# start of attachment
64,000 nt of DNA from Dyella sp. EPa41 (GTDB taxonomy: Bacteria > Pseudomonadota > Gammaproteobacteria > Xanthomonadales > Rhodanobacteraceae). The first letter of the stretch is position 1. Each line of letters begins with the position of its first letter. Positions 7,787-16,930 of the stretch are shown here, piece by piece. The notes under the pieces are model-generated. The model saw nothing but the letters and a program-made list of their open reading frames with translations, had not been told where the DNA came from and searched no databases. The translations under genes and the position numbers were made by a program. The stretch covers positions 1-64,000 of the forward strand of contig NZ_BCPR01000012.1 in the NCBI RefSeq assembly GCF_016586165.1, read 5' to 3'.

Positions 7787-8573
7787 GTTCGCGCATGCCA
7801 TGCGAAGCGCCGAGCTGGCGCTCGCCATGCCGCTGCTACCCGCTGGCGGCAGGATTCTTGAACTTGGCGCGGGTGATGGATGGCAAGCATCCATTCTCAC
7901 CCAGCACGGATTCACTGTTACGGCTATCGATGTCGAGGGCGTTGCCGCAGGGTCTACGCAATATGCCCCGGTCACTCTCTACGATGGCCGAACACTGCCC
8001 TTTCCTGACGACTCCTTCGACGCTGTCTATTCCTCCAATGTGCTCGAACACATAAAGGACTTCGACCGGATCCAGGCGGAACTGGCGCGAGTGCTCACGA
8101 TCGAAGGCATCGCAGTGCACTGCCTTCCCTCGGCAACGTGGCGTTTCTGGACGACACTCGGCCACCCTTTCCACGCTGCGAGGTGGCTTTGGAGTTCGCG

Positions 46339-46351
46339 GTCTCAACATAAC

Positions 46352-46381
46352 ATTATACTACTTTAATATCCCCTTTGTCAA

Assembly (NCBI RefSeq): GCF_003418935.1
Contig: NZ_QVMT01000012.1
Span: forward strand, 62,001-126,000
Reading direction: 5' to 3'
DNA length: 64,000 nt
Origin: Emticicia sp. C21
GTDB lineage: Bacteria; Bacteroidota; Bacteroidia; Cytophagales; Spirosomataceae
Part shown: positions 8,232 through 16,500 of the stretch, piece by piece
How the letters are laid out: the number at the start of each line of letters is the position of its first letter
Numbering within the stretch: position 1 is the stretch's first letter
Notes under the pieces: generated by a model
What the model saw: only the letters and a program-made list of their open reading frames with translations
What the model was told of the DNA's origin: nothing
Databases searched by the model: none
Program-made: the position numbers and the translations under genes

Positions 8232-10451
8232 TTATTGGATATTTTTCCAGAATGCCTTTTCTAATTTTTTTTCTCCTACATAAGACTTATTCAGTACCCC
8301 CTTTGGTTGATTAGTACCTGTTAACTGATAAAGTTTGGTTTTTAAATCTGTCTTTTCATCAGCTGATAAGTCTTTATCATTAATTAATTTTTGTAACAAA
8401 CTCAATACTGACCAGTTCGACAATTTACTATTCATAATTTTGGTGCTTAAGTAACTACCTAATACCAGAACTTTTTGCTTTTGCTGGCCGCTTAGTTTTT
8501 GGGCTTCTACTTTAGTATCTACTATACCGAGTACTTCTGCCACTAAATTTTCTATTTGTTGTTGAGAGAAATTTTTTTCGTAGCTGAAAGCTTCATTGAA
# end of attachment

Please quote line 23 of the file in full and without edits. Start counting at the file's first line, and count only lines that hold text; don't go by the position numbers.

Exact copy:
What the model saw: only the letters and a program-made list of their open reading frames with translations